Innovations Library

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Jennifer Hegenauer September 2017
Volume: 30 Issue: 9
Count all 291
In response to the increasing emphasis on assessment and continuous improvement by accrediting agencies, institutions must find a way beyond any uncertainties about assessment and create strategies to gather, analyze, and interpret data on student learning (Coates, 2015; Farahsa & Tabrizi Jafar, 2015; Munoz, Jaime, McGriff, & Molina, 2012). As college leaders work to encourage strong assessment programs, it is important to understand what external and internal factors may influence a successful launch.
Ken Parker II August 2017
Volume: 30 Issue: 8
Count all 250
The author contacted community college chief financial officers (CFOs) in an effort to tap into the experience of others and expand his own capabilities in budget management. One outcome of the subsequent conversations was exactly what the author sought: solid advice about budget management. A second outcome—and arguably more important—was a consistent theme of care for the welfare of students and employees and for the mission and vision of the college.
Jill Channing July 2017
Volume: 30 Issue: 7
Count all 356
Community colleges are not unlike most workplaces. We have what Terry O’Banion (2014) has referred to as “curmudgeons” who are described as “contrarians” or “thinking otherwise.” As a liberal arts dean, I recognize that my faculty members are trained to question and to analyze critically; this is simply a natural and instinctive tendency for them. Thus, in this discussion, I am not referring to people who disagree respectfully or who question the status quo as people who display high-conflict behavior patterns.
Brenda S. Sipe June 2017
Volume: 30 Issue: 6
Count all 362
Design thinking has become a popular strategy for innovation in the social sector and education since Tim Brown, in Change by Design (2009), claimed design thinking is more powerful than other strategies in creating opportunities from complex problems involving people and services. Others have echoed his thoughts and expanded the value proposition of design thinking for education and nonprofits, published in places like Harvard Business Review, Civitas Learning Space, and Fast Company & Inc.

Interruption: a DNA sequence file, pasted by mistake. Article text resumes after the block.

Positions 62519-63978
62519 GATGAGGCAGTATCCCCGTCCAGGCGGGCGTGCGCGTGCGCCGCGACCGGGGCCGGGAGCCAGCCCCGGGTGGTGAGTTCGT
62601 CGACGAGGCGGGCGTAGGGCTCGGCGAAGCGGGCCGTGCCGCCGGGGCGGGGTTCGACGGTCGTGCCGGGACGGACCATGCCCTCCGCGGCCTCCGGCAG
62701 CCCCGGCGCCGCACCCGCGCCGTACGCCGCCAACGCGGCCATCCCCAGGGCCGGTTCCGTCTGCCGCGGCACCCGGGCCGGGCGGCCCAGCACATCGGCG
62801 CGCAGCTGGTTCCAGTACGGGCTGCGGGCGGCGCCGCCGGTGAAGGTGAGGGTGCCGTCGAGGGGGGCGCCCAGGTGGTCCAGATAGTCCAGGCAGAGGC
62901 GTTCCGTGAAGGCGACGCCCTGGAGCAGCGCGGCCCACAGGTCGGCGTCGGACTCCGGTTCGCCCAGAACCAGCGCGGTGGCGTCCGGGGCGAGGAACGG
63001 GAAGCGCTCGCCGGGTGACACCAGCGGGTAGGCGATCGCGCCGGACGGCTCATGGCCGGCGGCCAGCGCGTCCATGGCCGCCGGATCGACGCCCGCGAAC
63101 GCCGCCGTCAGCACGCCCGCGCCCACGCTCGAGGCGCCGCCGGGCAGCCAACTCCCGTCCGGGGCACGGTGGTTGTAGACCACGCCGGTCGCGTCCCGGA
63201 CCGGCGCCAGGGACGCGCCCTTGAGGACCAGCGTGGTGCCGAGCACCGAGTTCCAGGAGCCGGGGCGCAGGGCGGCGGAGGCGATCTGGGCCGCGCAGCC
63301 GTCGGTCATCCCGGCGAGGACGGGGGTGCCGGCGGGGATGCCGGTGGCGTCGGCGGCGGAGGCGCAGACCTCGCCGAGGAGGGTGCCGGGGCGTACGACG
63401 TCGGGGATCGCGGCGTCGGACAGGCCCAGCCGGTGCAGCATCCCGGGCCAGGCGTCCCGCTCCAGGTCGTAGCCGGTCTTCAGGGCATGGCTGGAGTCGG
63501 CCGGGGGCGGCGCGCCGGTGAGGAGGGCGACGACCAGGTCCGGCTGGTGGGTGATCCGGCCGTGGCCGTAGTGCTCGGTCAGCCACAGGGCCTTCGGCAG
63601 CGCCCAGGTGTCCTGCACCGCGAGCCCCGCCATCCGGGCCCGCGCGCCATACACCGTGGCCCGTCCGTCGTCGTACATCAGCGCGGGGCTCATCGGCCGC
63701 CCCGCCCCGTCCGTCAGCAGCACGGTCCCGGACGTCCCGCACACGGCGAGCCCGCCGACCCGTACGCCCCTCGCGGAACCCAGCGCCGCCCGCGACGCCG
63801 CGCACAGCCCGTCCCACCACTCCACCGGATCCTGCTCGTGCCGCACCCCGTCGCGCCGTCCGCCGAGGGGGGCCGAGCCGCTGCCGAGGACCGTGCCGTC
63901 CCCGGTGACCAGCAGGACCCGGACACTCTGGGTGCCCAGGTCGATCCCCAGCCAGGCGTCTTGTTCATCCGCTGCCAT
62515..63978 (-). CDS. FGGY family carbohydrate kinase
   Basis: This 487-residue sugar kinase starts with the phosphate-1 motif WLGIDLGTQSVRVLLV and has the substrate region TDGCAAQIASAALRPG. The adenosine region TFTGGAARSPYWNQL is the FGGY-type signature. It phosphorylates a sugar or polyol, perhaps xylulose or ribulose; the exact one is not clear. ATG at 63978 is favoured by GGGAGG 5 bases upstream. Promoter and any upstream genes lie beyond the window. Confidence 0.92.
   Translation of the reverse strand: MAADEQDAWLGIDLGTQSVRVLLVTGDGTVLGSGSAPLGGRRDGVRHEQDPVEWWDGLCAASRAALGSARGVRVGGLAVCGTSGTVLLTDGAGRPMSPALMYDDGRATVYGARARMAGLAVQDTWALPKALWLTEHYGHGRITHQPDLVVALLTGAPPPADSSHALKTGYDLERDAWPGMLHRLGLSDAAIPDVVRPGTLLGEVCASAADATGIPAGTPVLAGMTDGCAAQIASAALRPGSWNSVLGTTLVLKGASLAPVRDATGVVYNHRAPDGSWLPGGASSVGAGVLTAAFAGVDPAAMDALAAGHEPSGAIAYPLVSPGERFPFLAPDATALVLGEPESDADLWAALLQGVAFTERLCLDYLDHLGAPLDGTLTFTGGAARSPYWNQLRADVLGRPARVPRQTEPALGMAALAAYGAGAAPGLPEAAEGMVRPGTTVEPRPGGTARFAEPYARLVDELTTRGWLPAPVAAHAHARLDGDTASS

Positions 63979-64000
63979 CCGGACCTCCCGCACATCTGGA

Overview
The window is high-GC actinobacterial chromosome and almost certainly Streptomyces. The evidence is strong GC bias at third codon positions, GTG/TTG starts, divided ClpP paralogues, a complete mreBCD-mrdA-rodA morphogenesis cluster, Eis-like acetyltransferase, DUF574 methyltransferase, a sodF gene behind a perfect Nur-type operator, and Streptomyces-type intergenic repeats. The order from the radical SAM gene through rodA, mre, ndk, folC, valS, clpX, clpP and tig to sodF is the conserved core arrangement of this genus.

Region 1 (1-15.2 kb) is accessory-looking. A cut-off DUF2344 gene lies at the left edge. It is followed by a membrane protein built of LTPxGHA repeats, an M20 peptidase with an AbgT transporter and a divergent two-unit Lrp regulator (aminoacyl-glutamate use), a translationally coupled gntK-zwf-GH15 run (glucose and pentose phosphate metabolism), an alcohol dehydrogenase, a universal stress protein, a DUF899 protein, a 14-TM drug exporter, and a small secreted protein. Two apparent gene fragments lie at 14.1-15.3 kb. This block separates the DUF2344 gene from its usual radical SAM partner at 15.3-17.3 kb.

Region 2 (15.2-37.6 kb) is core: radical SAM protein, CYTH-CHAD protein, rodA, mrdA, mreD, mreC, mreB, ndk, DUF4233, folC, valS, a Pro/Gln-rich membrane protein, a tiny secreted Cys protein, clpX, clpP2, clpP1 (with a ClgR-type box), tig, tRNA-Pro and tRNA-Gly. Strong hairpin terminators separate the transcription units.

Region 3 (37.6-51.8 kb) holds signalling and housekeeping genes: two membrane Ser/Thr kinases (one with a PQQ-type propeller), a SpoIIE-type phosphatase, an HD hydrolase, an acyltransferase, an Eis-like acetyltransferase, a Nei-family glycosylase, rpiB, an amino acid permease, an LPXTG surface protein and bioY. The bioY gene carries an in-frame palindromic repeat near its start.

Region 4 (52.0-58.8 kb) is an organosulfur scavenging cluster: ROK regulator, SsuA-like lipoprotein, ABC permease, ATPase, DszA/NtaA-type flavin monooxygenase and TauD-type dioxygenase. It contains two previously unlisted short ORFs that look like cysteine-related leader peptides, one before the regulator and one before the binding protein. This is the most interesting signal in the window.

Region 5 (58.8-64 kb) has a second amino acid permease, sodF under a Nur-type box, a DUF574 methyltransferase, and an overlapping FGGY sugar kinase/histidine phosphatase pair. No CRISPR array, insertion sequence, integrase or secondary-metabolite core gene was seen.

George R. Boggs and Daniel J. Phelan May 2017
Volume: 30 Issue: 5
Count all 433
Community college educators deserve to be proud of the open door that we provide for students. We have accepted the assignment of serving the most diverse student body in American higher education, including those most at risk of not being successful, and we do it with fewer resources than any other segment of higher education. Our work is important to our students and their families as well as the communities we serve, and it is critical to the well-being of our country. We have a proud history, but we know what we are doing is not enough.
Stephanie R. Bulger April 2017
Volume: 30 Issue: 4
Count all 878
It was supposed to be about developing the leaders of tomorrow. That was the intent when the San Diego Community College District laid the groundwork for a series of Leadership Academies serving faculty, staff, and administrators at California’s second-largest community college district in 2009. The academies, however, have been building more than leaders.
Suzanne Ames March 2017
Volume: 30 Issue: 3
Count all 341
In Washington State, applied baccalaureate degrees (BAS) at community and technical colleges are commonplace. Out of 34 colleges, 27 colleges offer at least one. There are 81 degrees either fully operational or in some stage of approval process (J. Hammer, personal communication, January 26, 2017). One-third of the United States offers BAS degrees at community colleges, but Washington was one of the first, gaining state approval for four pilot programs in 2005 (Kaikkonen, 2013; Floyd, Skolnik, & Walker, 2005).
John Kao February 2017
Volume: 30 Issue: 2
Count all 794